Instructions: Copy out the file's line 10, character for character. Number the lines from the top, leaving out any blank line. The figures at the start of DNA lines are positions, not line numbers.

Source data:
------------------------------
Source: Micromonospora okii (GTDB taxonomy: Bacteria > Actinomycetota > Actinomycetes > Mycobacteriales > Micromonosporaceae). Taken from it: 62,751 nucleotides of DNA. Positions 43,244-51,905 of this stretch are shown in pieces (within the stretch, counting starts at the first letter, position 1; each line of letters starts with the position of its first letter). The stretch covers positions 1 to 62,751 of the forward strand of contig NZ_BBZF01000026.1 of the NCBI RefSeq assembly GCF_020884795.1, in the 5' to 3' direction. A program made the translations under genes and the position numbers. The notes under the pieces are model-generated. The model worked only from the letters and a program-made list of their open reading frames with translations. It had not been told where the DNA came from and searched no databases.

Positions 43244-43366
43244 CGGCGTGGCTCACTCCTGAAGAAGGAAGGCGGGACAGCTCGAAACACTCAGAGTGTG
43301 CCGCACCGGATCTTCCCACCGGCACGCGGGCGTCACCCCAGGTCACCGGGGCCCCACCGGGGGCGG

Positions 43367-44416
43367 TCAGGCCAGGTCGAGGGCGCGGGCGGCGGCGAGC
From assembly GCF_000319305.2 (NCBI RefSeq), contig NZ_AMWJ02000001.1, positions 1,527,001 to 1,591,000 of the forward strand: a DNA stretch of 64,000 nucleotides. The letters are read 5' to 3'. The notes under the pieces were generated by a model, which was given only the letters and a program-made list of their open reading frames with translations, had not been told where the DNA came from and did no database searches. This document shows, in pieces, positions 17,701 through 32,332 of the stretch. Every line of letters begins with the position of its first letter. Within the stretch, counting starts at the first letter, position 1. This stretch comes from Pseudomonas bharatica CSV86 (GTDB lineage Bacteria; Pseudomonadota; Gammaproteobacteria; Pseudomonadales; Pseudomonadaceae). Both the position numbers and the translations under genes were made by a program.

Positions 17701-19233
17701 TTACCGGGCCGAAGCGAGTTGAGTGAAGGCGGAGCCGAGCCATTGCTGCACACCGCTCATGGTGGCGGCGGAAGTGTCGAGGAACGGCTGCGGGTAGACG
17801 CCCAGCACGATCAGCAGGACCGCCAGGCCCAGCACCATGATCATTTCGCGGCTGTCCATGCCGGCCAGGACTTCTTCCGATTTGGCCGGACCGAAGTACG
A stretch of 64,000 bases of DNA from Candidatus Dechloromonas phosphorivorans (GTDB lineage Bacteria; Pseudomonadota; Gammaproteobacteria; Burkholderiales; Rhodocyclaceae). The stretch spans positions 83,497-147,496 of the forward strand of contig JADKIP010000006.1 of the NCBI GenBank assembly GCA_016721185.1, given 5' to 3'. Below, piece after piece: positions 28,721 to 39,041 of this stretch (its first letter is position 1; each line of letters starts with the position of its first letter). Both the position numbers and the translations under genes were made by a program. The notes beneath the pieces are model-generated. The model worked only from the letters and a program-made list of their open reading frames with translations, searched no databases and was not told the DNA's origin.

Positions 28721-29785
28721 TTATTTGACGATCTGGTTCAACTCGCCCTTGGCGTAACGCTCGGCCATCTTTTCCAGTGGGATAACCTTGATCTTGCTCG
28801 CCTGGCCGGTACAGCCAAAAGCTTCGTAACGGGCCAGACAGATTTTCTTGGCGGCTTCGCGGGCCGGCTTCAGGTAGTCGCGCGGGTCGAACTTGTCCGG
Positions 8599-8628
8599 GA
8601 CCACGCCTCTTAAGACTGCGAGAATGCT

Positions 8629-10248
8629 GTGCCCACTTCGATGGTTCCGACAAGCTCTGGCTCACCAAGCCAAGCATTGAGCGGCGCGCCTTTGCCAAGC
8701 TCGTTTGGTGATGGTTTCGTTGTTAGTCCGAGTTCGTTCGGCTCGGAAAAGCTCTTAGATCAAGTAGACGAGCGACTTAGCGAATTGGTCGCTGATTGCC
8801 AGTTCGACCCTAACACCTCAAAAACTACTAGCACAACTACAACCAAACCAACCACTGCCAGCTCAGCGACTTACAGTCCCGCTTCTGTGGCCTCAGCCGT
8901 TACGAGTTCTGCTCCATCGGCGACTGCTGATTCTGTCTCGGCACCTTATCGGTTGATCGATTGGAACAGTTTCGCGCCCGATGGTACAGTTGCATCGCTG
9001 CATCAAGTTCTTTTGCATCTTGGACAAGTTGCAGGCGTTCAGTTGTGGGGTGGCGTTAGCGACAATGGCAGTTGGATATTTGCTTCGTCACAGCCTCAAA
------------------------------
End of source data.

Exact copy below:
17801 CCCAGCACGATCAGCAGGACCGCCAGGCCCAGCACCATGATCATTTCGCGGCTGTCCATGCCGGCCAGGACTTCTTCCGATTTGGCCGGACCGAAGTACG